SweetWater Health is working on an iPhone app that would allow diabetics to test themselves at home as often as desired (though twice a year is usually sufficient). The app would require the purchase of a compatible heart rate monitor such as athletes use, usually priced under $100. You would perform three simple physical exercises while wearing the monitor and the app will tell you if you are experiencing damage to your nervous system.
Now for the favor. If you are diabetic and are interested in the development of such an app, please go to http://www.sweetwaterhrv.com/dan.php and let us know. Your input will help us by letting us know there is a genuine need and desire for such a product. You can also sign up for more information about the product and volunteer to be a beta tester if you want.
Sincere thanks for taking the time to help us help you!
Fat, fat, fat, fat. So much controversy swirls around various forms of fat. First we’re told coconut oil is deadly—then it’s a healthy miracle food. Then we’re told butter is poison—but now, it, too, has assumed the virtuous glow of health. Margarine is the healthy butter substitute—but now we hear it clogs your arteries. Olive oil, once eschewed by American cooks because it added flavors to food, is now lauded by American cooks because it adds flavors to food (and it’s good for you).
So what about the humble kitchen standby for cooking, canola oil? It’s tasteless and it contains high amounts of omega-3 fatty acids, so it should be good for you, right?
Well, apparently not so much. Canola oil is not only bad for you, it’s horrendously bad for you.
Let’s start at the beginning. Have you ever seen a canola plant? No, you haven’t, because there is no such thing. The word “canola” was made up. Originally, it stood for “Canadian oil low-acid.” This is because growers in Canada believed, with good reason, that Americans would not want to eat something called “rapeseed oil.” It also sounded like “granola,” so the producers reasoned it would be perceived as a healthy food.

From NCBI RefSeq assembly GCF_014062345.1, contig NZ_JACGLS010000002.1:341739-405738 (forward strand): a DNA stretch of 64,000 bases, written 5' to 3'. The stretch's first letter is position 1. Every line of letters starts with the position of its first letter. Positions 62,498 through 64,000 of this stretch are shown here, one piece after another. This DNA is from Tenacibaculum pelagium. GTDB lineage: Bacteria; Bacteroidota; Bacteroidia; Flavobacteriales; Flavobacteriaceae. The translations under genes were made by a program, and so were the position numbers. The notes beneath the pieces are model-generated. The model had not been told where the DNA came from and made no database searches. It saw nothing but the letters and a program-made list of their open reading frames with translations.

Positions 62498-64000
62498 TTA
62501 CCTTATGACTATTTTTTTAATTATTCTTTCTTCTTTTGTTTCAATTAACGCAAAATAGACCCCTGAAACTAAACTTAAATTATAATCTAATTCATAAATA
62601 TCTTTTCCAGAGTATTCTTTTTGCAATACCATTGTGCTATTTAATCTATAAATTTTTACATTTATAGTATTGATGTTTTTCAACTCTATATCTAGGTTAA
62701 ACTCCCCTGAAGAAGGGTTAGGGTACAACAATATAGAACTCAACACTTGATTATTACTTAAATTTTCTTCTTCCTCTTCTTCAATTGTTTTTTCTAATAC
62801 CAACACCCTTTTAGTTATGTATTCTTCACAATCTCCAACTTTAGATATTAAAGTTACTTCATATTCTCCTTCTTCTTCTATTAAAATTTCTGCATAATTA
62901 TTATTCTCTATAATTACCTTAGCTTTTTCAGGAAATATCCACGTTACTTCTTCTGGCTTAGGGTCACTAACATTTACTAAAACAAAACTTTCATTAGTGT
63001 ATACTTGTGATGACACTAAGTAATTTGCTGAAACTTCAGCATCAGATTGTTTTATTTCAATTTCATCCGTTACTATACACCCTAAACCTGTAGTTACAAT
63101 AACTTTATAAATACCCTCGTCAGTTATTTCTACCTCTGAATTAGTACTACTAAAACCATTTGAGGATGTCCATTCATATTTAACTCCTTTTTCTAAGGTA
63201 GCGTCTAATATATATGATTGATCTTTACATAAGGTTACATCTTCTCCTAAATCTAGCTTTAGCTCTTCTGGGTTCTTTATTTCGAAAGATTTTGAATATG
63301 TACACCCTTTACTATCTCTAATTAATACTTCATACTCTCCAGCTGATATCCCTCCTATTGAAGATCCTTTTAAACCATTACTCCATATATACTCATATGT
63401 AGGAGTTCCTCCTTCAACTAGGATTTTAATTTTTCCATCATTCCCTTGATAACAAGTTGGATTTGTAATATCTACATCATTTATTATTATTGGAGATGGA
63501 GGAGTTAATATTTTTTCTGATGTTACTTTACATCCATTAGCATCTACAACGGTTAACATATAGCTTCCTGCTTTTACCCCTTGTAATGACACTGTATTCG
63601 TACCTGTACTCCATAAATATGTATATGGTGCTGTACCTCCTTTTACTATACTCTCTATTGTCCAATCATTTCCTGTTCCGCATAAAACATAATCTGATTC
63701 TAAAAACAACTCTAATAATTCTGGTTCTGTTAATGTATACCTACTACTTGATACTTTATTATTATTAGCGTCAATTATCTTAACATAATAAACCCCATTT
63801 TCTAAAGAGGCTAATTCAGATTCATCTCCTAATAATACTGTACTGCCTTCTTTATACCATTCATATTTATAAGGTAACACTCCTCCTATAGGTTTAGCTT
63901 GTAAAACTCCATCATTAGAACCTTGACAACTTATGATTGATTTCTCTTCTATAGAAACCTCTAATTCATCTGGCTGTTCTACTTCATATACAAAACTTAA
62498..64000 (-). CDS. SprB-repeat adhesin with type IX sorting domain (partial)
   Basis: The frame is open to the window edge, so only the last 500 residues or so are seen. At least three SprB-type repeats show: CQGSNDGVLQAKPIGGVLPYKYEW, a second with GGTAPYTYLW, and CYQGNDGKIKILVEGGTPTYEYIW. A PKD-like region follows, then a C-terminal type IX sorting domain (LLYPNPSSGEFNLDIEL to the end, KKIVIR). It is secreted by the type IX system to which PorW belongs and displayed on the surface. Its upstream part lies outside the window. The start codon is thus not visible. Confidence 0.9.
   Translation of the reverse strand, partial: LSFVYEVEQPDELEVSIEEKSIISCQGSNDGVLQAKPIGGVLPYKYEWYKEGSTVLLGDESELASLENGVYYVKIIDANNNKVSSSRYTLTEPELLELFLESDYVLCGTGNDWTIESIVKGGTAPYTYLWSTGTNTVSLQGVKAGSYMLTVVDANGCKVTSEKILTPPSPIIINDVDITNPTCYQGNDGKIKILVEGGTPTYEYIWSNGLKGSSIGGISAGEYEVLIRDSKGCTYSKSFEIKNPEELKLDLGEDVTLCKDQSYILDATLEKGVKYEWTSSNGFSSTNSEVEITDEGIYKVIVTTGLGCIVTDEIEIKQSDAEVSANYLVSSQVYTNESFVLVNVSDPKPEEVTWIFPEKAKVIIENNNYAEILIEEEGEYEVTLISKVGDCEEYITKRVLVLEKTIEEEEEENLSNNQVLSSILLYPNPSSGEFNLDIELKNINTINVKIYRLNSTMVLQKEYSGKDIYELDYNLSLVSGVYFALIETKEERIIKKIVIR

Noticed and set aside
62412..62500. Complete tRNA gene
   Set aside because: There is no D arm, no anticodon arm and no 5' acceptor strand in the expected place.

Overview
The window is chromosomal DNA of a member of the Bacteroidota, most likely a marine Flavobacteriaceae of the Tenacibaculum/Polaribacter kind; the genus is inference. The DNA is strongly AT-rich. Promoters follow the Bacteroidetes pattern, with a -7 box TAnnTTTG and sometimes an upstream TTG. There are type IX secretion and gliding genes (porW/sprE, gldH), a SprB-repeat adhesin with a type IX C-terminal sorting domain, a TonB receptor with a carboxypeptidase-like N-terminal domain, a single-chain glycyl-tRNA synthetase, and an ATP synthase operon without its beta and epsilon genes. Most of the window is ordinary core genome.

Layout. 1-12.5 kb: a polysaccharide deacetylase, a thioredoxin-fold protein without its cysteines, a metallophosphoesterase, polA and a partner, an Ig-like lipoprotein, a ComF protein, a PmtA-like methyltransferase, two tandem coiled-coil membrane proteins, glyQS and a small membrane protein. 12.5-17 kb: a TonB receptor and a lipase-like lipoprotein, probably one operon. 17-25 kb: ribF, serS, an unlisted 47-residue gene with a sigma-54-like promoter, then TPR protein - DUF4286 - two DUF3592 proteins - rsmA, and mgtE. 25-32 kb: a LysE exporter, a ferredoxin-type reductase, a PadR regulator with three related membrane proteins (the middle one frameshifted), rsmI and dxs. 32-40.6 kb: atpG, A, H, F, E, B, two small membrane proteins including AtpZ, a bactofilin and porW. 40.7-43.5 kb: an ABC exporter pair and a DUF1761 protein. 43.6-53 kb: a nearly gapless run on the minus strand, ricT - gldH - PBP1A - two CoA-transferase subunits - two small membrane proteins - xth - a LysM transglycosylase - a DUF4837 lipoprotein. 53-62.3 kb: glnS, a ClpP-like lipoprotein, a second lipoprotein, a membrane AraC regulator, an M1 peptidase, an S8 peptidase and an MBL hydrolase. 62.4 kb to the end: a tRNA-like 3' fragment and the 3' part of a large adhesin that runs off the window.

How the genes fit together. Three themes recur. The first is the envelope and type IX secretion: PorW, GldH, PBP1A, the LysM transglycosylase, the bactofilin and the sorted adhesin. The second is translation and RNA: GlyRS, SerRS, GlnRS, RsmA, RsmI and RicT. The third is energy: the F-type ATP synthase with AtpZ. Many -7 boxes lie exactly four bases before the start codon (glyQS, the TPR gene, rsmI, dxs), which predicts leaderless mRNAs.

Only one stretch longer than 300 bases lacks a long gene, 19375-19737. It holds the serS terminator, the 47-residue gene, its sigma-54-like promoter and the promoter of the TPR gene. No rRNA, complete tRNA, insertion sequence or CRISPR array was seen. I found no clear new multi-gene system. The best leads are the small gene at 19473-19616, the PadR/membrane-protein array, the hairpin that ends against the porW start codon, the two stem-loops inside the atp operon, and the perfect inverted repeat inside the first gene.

Rape is a member of the mustard/cabbage family. It has pretty, bright yellow flowers. It’s grown for its seeds—but unprocessed rapeseed has never been used for food, as has mustard seed. That’s because the seeds contain as much as 45% erucic acid, which is a poison. Insects won’t eat the seeds, and natural, unprocessed rapeseed is poisonous to humans and other animals. It causes deposits of fatty acids in the heart and thickening of the cardiac walls, which can lead to valve dysfunction and heart failure. Erucic acid can cause these effects even in quantities as small as 2%, which is the percentage of erucic acid allowed in canola oil in the United States. Rapeseed also contains glycosides, which interfere with thyroid functioning.
Growers have genetically modified the rape plant to produce lower concentrations of erucic acid and glycosides, but the oil must still be processed before it meets the standards set for food-grade oil. Using heat and hexane (and other solvents) strips more of the erucic acid from the oil, but turns the omega-3 fatty acids rancid. These are solidified and removed by partially hydrogenating the oil, which produce free radicals and some trans-fatty acids (known to create fatty deposits on arterial walls).
When Canadian researchers fed formula containing canola oil to piglets, the piglets developed vitamin E deficiency, even though the formula contained sufficient vitamin E for their nutritional needs. Vitamin E deficiency can lead to a boatload of health problems including anemia, muscular weakness, increased risk of heart disease and cancer, and more.
So what has been marketed to the North American public as heart-healthy oil, high in omega-3 fatty acids, is actually an unhealthy, genetically modified trans-fat that can damage vital organs, deplete vitamin E and promote disease. And it’s everywhere. Even if you don’t use it for cooking, canola oil is in many thousands of processed foods such as salad oils, baby foods, sauces, marinades, canned foods, baked goods, and so on.
So I don’t know about you, but when I learned this, I went through every bottle, can and jar in my kitchen and read the ingredients. Anything that contained canola oil went into the trash, never to be purchased by me again. If you want more details, there’s an excellent article in the November-December 2012 issue of Wellbeing Journal entitled “Canola Oil: Is It Healthy?” by Brian Fife, ND. It’s a pretty scary article—and I bet you, too, will clean out your kitchen after reading it!